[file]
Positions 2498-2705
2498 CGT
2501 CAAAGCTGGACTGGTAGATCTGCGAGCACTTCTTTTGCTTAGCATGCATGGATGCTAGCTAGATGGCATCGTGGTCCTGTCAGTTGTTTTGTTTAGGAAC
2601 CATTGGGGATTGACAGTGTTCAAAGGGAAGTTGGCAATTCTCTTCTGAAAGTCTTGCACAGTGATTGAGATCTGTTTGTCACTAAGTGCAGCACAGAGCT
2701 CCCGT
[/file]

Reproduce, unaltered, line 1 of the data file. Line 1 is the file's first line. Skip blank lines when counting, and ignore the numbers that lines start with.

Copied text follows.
Positions 2498-2705